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Politics: Get the Public Involved in the Process

June 07, 2003

I was elated to read George Skelton's "Lobbyists and Lawmakers Are Working a System That's Corrupt" (June 2). Money pays for more than access to our state legislators; it pays for results, many of which benefit big business and venture capitalists. The spectrum is wide, ranging from Gov. Gray Davis accepting donations from Indian gambling interests to state legislators accepting money from tobacco, to local officials who accept donations from contractors and then award them lucrative contracts.

It's the little guy who can't be heard over the din of rustling checks and money changing hands in Sacramento and Washington. This is the person whose problems elected officials need to listen to most. Spending limits and public funding can do more than help the little guy be heard. They can open the door to elected office for the person who knows these problems best, the little guy himself.

I urge every voter: Let us, the public, buy these politicians and put the power back in our hands. After all, isn't government supposed to be for the people?

Jason Stinnett

City of Commerce

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As stated in Skelton's column, 30% of Californians supported the idea of using public funds to finance political campaigns. It is one thing to state your support in a poll, quite another to put your money where your mouth is. According to the Federal Election Commission, only 11.25% of Americans checked off the $3 box to help fund presidential elections in 2002. This money is not in addition to the taxes you already pay. In 2002, this small minority helped fund $62 million to aid presidential elections. That money could hardly fund a gubernatorial race in California.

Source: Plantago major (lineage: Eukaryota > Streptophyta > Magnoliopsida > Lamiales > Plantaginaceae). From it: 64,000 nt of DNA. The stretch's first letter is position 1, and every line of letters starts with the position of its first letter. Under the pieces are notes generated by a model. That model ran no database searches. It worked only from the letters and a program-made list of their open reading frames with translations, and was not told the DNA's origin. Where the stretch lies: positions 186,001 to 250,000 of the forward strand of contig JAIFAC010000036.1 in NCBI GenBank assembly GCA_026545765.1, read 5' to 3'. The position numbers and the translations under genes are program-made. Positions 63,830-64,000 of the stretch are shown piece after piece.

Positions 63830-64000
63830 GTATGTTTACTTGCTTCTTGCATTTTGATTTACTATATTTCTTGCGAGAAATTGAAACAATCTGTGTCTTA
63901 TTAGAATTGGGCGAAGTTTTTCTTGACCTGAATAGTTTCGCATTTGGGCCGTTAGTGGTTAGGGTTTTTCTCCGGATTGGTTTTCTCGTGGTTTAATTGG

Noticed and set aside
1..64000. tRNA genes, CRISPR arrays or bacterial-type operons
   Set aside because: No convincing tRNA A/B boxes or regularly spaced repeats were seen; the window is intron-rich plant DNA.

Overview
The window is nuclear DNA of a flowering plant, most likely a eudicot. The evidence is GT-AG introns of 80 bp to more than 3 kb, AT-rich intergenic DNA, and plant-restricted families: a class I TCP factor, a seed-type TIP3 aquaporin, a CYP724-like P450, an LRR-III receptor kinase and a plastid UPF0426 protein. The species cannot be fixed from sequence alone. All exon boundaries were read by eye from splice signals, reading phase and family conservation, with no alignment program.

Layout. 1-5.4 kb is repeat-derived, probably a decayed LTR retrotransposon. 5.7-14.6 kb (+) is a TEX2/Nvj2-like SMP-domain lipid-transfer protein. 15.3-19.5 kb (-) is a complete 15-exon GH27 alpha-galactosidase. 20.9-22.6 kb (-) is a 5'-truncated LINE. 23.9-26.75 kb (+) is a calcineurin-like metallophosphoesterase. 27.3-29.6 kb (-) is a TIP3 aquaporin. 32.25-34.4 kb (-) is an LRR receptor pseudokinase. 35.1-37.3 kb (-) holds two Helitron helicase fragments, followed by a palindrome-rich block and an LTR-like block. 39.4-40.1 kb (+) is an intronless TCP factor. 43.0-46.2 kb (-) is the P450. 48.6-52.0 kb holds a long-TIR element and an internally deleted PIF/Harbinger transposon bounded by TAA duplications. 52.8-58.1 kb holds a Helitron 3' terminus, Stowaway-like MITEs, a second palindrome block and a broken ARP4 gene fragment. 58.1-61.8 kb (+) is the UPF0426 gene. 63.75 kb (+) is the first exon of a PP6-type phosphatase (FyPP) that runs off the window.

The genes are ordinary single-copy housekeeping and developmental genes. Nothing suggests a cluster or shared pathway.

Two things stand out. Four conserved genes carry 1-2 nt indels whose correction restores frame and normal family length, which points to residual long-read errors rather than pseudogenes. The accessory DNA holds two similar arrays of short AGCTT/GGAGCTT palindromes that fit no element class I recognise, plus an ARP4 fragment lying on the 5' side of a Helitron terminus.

If public financing were voluntary, the number of those contributing would stay the same. If forcible, it would be one more tax that Californians can't stomach. The answer to end a corrupt system is to encourage average people to contribute to campaigns that they support by reenacting the tax deduction for political contributions. More people would give, and legislators would be more inclined to work for a large number of constituents who give small donations rather than a small number of lobbyists.

Monica Banken

Northridge

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